We've always said that replacing sports is the toughest thing to do as a cord cutter. But replacing sports is a little easier if you're a big fan of one sport in particular, because North America's four major sports leagues each have their own streaming services (though the NFL has tied theirs to DirecTV, so we're less thrilled with them).

MLB.TV is widely considered the best of these league packages. The company behind it, MLB Advanced Media, also powers the streaming services of major players like HBO (HBO switched after the notorious Game of Thrones incident). We decided to take a look at MLB.TV and see what all the hype is about. Here's what we thought.

Device Support

MLB.TV has a pretty comprehensive device support setup. They've been around long enough to have decent apps for older gaming systems like PlayStation 3 and Xbox 360 (we conducted a lot of our viewing on Xbox 360 and found the app very intuitive and reliable). Chromecast is integrated, too, and there are apps for both Android and iOS (the mobile streams are provided through MLB At Bat, which also offers scores, audio, and a “Gameday” view that overlays pitch locations and stats on a virtual field).

The MLB At Bat app for iOS
The MLB At Bat app for iOS

Your laptop is an option as well, though MLB.TV's splash page remains marketing-focused even when you're signed in. You'll have to click on “CURRENT SUBSCRIBERS” in the top-right to reach the menu of games. Stop trying to sell us something we already bought, MLB.TV! That small annoyance aside, we were quite impressed with all of the different interfaces.

Streaming Quality

MLB.tv as viewed on our laptop
MLB.TV as viewed on our laptop

We were pretty impressed by the quality of MLB.TV's streams. We used the same internet connection that left us less than thrilled with USTVNow's quality, but we had very few issues at all with MLB.TV. MLB.TV's streams sometimes fluctuated in video quality, but they rarely got choppy or skipped at all. Unsurprisingly, streaming was better on devices connected by Ethernet cable (like the Xbox we used) and a little weaker on wifi devices (like our laptops). Mobile streaming was quite good wherever we had service (we used a Verizon network in our review).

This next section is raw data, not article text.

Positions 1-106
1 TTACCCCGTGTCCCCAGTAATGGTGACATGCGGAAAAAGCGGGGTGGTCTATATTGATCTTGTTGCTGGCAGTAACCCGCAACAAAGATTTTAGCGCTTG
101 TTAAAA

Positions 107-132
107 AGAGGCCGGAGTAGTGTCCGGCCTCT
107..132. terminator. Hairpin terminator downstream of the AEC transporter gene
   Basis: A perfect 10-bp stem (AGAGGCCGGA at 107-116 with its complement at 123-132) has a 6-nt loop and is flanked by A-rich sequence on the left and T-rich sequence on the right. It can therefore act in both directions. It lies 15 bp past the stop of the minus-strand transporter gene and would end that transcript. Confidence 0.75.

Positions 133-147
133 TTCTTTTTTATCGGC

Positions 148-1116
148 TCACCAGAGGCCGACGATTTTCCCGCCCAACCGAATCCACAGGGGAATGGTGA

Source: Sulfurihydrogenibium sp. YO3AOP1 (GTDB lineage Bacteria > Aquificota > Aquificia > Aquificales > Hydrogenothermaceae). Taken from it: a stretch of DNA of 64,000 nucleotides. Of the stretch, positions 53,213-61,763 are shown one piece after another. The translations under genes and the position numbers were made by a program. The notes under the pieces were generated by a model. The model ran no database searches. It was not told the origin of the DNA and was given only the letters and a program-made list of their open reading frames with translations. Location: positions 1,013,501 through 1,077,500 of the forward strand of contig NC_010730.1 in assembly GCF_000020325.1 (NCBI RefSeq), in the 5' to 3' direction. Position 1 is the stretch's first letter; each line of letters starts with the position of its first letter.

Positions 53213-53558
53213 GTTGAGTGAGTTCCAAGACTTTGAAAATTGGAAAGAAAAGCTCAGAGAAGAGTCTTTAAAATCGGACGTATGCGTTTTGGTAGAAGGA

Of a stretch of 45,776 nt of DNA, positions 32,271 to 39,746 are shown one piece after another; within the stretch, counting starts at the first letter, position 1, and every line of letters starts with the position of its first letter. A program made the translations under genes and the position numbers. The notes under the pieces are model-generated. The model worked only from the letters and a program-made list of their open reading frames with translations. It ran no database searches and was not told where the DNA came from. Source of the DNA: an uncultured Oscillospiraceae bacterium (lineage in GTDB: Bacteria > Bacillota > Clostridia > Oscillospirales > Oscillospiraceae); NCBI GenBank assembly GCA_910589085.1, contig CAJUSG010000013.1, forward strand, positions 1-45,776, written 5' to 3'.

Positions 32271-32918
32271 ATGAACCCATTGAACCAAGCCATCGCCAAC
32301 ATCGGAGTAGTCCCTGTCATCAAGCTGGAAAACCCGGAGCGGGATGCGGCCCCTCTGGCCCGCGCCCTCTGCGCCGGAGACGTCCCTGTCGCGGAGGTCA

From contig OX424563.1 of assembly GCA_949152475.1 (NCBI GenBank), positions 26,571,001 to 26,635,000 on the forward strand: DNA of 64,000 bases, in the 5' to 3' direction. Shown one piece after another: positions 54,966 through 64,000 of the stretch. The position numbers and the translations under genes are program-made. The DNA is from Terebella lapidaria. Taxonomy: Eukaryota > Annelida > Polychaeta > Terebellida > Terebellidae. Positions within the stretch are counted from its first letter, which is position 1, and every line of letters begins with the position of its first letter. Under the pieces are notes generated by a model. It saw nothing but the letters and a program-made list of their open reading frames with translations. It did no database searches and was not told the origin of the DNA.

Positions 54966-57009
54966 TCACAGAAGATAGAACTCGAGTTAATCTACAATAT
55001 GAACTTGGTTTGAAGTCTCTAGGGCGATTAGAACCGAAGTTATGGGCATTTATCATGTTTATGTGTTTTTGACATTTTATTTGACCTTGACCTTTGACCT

Content

MLB.TV includes every regular season game, with two exceptions:

  • You won't get nationally broadcast games, like ESPN Sunday Night Baseball, the playoffs, etc.
  • You won't get broadcasts that are on cable in your local area, meaning that whatever team owns your local market will be blacked out all season long

The blackouts are the infuriating thing about MLB.TV. It's expected – every league streaming service does this – but it's still awful.

Moving on to the good part: we're baseball fans, but we found ourselves watching even more games than usual when we tried out this app. It's wonderful to have so much selection, and the bonus content and little perks made things even better.

For instance, one of our favorite things about MLB.TV was the ability to put the radio audio over the video stream. It's a really cool touch, and it shows that MLB Advanced Audio really understands baseball fans. Listening to the radio while watching the TV broadcast is a classic baseball fan move, but it's pretty much impossible to do now that TV networks operate on a delay. MLB.TV makes it possible again. We should note that, rarely, we ran into streams that wouldn't allow us to use this feature. We're not sure why that was, and it was a bit disappointing.

The service also lets you go back and watch any game from the season, plus highlights and condensed games. You can find similar content for free online, so it's not a real selling point, but it's nice to have it all in one place if you're a die-hard fan.

MLB.TV lets you watch games from prior seasons, too, but their support for that is pretty limited. The full season archive only goes back to 2013. It would have been nice to see classic games. We know MLB has them all – they're all on Youtube for free right now. It seems like MLB could afford to toss in a back catalogue of classic games for a service that costs this much, especially if they're dishing them out for free on another site.

The included MLB audio subscription was a real bonus, especially because the audio feeds have no blackouts. Fans of local teams should note that you don't have to get a full MLB.TV subscription to get the audio feeds.

The Price

MLB.TV Premium was $139.99 this year. That's a pretty good value for a league that has 30 teams playing 162 games a year. The NHL is a less popular league with about half as many games, and they charged fans $159.99 last year for GameCenter Live. NBA League Pass is an absurd $199.99.

MLB.TV isn't cheap by any means, but it's a better value than most sports streaming packages.

The Verdict

Believe the hype. MLB.TV offers very smooth streaming, great device integration, and some really great perks. If you're a baseball fan and live outside the TV market of your favorite team, MLB.TV is a no-brainer.

Unfortunately, we can't recommend it for fans of local teams. For now, the best option for local fans is Gameday Audio.

For other tips on how to catch baseball as a cord cutter, check out our complete how-to guide.